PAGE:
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Birch Hill Kennel makes its case for contract renewal in Sanbornton

June 16, 2010
SANBORNTON — With Sanbornton selectmen weighing their options for contracted services for lost and stray animals, Don Carpenter of Birch Hill Kennel came to their meeting last Wednesday to explain the policies and procedures for handling animals brought to his Northfield facility.

Birch Hill, which currently holds the contract in Sanbornton, also provides services for Tilton, Northfield, Belmont and New Hampton. Carpenter said he has been approached by Meredith and Laconia but would prefer to work with the smaller towns that typically don't have as many strays.

"I'm just (a) small country business," he said.

Carpenter is a former animal control officer in Sanbornton, attended the FEMA school for animal behavior and is a member of the New England Canine Search and Rescue team. Besides wilderness and water searches here in New England, Carpenter spent time in New York City after the Sept. 11 attacks assisting in the search through the rubble of the World Trade Center. Carpenter said he has owned Birch Hill Kennel for 18 years and is a hands-on owner. The kennel is state licensed and inspected.

"It's not a $2 million facility; we just love animals," he said.

One benefit to Birch Hill, he noted, is its proximity to Sanbornton. There is a police drop-off area at the kennel for nighttime arrivals and officers are not taken away from their duties in town for long when transporting a stray to his facility.

Over the years Carpenter said he usually sees somewhere in the vicinity of 20 animals a year from Sanbornton. Noreast Veterinary Associates in Belmont perform microchip scans for him in an effort to return an animal to its home. He said it is in his best interest to find the owners of a pet so Birch Hill can then charge for boarding fees and any veterinary expenses.

If an animal arrives sick or injured, he takes them to Noreast right away, otherwise his procedure is to hold it for seven days. After that time Carpenter takes it to the veterinary clinic where they receive a check up, shots and any other care required before he looks for a new home for them. In those instances Birch Hill Kennel absorbs the expense of feeding and caring for the animal. Carpenter said that, unlike the Humane Society, which charges fees from $75 for adult cats to $215 for puppies, he re-homes unclaimed animals at no charge and they are kept at the kennel until a proper home is found.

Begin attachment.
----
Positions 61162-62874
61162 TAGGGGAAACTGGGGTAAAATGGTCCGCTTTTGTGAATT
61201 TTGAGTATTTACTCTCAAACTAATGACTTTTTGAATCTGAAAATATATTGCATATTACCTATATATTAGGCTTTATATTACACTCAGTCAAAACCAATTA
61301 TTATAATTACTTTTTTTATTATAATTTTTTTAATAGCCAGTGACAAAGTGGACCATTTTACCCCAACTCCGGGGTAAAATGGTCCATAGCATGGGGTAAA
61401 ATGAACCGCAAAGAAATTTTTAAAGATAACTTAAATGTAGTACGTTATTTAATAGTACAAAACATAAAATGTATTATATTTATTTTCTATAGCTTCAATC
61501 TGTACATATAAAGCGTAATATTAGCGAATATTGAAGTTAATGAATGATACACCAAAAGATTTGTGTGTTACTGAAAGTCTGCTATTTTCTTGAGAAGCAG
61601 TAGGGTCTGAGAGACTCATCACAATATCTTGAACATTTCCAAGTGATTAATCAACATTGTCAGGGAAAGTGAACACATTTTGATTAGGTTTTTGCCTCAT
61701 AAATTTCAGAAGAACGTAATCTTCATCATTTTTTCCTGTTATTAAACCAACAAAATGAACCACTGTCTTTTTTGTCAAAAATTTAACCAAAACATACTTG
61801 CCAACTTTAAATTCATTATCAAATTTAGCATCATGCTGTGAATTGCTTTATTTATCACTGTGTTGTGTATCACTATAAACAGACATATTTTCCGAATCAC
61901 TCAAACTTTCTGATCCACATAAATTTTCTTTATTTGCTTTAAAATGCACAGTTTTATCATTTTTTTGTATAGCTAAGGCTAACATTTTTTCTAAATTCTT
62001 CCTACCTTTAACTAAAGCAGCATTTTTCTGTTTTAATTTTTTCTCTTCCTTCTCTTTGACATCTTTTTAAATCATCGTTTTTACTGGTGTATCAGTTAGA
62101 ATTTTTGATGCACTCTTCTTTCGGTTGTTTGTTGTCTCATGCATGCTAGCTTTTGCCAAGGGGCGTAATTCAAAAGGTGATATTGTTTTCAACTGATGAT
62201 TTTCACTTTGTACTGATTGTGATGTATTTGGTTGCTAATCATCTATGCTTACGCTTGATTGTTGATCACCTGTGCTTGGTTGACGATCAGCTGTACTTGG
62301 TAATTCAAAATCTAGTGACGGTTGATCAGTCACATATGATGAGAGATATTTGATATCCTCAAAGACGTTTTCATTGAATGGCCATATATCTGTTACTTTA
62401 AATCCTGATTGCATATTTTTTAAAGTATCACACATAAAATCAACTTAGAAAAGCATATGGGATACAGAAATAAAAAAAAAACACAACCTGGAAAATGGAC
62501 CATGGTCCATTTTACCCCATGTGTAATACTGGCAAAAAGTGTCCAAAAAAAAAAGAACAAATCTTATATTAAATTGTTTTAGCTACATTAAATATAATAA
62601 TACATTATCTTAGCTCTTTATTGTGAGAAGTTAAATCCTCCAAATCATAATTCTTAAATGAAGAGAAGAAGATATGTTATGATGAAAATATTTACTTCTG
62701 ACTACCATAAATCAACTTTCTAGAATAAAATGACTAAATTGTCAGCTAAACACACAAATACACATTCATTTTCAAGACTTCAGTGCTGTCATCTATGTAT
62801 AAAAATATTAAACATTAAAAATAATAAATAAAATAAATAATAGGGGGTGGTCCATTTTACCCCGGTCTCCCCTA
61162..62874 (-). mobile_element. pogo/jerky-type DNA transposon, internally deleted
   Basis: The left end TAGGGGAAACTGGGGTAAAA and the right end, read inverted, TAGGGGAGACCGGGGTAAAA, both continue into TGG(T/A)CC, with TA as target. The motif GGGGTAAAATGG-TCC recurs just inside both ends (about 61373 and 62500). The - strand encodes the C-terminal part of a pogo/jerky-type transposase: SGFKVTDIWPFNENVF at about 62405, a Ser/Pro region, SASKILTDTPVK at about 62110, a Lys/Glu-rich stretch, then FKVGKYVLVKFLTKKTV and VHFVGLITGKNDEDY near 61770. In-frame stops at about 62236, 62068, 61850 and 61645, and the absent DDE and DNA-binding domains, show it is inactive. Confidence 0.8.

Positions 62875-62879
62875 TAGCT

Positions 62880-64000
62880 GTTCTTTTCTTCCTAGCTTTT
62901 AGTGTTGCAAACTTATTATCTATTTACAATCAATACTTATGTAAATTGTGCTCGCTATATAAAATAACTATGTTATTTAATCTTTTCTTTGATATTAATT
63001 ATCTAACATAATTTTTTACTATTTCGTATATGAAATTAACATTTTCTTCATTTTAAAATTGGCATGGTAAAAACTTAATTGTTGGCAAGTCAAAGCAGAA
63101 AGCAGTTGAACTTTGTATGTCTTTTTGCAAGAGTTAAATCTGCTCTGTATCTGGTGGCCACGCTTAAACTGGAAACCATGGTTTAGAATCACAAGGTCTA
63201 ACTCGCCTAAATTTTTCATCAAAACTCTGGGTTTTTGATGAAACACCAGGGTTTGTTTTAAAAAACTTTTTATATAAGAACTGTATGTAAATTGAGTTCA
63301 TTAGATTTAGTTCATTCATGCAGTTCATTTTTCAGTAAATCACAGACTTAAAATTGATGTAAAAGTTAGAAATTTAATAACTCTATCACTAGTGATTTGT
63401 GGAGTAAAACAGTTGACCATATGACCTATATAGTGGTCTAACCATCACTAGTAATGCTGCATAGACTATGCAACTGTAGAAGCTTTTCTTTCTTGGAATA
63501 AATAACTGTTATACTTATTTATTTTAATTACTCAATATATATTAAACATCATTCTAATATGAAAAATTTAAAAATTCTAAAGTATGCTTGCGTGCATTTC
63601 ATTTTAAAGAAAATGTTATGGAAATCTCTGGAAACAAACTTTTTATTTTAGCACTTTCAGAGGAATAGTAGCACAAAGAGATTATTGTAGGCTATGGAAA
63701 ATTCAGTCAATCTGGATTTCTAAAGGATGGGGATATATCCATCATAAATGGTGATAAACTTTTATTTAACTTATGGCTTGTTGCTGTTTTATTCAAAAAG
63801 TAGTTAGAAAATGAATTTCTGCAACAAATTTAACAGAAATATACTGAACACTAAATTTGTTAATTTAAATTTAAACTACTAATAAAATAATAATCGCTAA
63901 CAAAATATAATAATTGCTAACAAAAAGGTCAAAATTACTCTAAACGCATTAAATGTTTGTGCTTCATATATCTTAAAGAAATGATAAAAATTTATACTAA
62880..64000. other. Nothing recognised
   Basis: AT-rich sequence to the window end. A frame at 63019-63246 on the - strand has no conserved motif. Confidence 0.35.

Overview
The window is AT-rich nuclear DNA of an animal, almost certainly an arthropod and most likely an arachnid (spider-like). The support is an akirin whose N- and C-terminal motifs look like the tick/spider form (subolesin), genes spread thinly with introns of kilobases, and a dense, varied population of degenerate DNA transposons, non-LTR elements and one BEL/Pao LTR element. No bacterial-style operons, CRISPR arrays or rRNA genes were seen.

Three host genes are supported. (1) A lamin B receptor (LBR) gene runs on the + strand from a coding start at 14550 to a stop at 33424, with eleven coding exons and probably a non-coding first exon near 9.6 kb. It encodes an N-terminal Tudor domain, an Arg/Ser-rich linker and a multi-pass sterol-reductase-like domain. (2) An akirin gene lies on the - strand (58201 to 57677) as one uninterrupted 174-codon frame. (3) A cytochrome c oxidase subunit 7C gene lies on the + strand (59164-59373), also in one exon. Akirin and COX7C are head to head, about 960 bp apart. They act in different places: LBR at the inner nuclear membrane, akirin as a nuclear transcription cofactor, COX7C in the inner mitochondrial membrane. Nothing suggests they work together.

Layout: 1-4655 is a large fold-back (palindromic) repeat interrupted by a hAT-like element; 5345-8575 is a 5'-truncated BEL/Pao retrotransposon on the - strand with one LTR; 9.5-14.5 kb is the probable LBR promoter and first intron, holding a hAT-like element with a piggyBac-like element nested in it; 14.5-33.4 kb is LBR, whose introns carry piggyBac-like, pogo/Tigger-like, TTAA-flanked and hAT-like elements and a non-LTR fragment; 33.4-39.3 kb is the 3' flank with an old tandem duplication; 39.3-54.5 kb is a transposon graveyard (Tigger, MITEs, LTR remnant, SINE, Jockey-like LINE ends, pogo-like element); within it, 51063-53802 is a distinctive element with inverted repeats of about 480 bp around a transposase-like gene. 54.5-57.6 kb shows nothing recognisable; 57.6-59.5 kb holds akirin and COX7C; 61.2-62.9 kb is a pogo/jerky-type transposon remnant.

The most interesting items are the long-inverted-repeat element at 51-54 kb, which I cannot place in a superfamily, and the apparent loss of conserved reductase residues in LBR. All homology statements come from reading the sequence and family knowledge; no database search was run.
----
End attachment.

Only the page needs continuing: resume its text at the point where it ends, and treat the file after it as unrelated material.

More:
"We get their health certificate and put them up for adoption. People are interviewed and we don't give them away until we find a good home for them," he said.

Last year six dogs and two cats from Sanbornton were put up for adoption.

Selectman Andrew Livernois asked Carpenter about his record keeping practices and was provided with a sample of an intake sheet for animals brought to the kennel. The date the animal was taken in, its description and what happened after its arrival, including any health care from Noreast Vets, are noted on the form. Also included is the name of the owner if available, the date it was returned or the person who adopted the animal.

Carpenter said he has on rare occasions had an animal put down for extreme behavior issues, but typically he can return an animal or re-home it.

"There's no such thing as a no-kill facility. That's just impossible when there are situations like feral cats and other animals that might be a hazard to the public," Carpenter said.

He said he sees only a few stray animals in Sanbornton but has been working with landlords in towns with large numbers of rental properties where pets are often abandoned by renters who leave them behind. To help control the pet population, Carpenter said he would like to see landlords change their rules to state that pets must be spayed or neutered.

"We need to make people more responsible," he said.

The contract with Birch Hill Kennel will expire on July 1. Selectmen will tour Birch Hill and the New Hampshire Humane Society before making a decision as to which facility they will contract with.

Martin Lord & Osman
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